Engaging effectively with fathers is not currently a core part of social work practice. Consequently, assessments may not accurately reflect men as either a risk or a resource for children they care for, potentially endangering children and excluding men. To date, this problem has been investigated mostly from the viewpoint of professionals rather than men.
This project investigated the encounter between the child’s birth father, or mother’s current male partner, and the child protection system, focusing on the the perspective of the men. Thirty five men across three local authorities were followed up over a period of a year. The study followed the men in real time and captured critical moments in the child protection process and the lives of the men. To contextualise these findings, an analysis of 150 case files in the same local authorities was also undertaken to identify the nature of the involvement of men during the child protection process.
The study identifies the possible benefits, for fathers and their children, of better engagement with men during the child protection process. It sets out how ‘gendered’ expectations may provide fathers with different constraints and opportunities and that understanding these and the lives of men is important in improving their engagement during child protection and their agency and ability to be effective fathers.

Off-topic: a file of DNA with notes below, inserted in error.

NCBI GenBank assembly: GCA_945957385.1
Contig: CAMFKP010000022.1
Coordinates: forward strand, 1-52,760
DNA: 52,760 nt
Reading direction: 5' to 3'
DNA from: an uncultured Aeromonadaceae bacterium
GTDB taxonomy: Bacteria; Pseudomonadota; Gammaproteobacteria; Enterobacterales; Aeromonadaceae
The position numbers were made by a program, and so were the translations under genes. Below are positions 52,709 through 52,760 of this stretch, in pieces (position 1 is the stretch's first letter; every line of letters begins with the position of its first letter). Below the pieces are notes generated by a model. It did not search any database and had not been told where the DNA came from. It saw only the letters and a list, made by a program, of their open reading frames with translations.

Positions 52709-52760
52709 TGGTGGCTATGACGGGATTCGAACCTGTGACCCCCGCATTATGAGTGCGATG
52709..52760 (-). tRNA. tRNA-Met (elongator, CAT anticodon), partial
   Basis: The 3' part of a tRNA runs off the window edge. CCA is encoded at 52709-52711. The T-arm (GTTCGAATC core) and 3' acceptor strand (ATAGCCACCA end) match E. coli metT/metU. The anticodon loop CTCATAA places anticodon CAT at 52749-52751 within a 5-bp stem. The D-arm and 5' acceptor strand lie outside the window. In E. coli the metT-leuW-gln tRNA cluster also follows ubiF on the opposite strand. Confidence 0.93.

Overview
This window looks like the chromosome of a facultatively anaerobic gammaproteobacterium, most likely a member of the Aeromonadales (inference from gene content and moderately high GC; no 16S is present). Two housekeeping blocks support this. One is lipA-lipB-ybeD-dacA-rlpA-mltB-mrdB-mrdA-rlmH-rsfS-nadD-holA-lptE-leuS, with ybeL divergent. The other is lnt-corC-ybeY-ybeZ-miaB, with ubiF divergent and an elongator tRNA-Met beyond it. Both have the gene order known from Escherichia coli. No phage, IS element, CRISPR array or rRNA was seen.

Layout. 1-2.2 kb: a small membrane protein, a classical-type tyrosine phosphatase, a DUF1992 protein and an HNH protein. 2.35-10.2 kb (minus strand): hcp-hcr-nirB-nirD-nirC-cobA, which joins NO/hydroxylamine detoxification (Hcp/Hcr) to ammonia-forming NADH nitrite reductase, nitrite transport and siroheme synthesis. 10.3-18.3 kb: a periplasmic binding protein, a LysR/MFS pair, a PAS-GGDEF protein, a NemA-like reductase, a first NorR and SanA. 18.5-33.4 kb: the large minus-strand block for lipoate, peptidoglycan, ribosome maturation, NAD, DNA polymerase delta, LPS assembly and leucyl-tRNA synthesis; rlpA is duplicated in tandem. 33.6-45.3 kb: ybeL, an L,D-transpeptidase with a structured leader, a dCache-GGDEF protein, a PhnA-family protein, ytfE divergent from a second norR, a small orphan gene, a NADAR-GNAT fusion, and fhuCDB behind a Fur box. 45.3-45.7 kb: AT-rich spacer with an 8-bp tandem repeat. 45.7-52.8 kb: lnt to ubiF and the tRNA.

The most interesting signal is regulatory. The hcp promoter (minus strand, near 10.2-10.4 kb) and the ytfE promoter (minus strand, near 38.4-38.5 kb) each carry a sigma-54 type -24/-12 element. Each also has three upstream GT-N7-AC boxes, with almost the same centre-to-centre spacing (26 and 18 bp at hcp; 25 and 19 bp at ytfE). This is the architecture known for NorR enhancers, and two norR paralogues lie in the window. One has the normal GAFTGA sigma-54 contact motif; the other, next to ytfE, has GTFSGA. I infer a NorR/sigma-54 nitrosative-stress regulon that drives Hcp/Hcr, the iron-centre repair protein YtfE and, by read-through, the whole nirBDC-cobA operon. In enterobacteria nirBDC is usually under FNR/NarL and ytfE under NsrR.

Executive Summary - Counting Fathers In: Understanding men's experiences of the child protection system.https://www.uea.ac.uk/documents/541194/14707697/Counting+Fathers+In+-+Executive+Summary.pdf/165ece69-d321-4887-95cf-c53aa8fedfd601 July 17
Full report - Counting Fathers In: Understanding men's experiences of the child protection system.https://www.uea.ac.uk/centre-research-child-family/child-protection-and-family-support/current-projects/-counting-fathers-in-01 July 17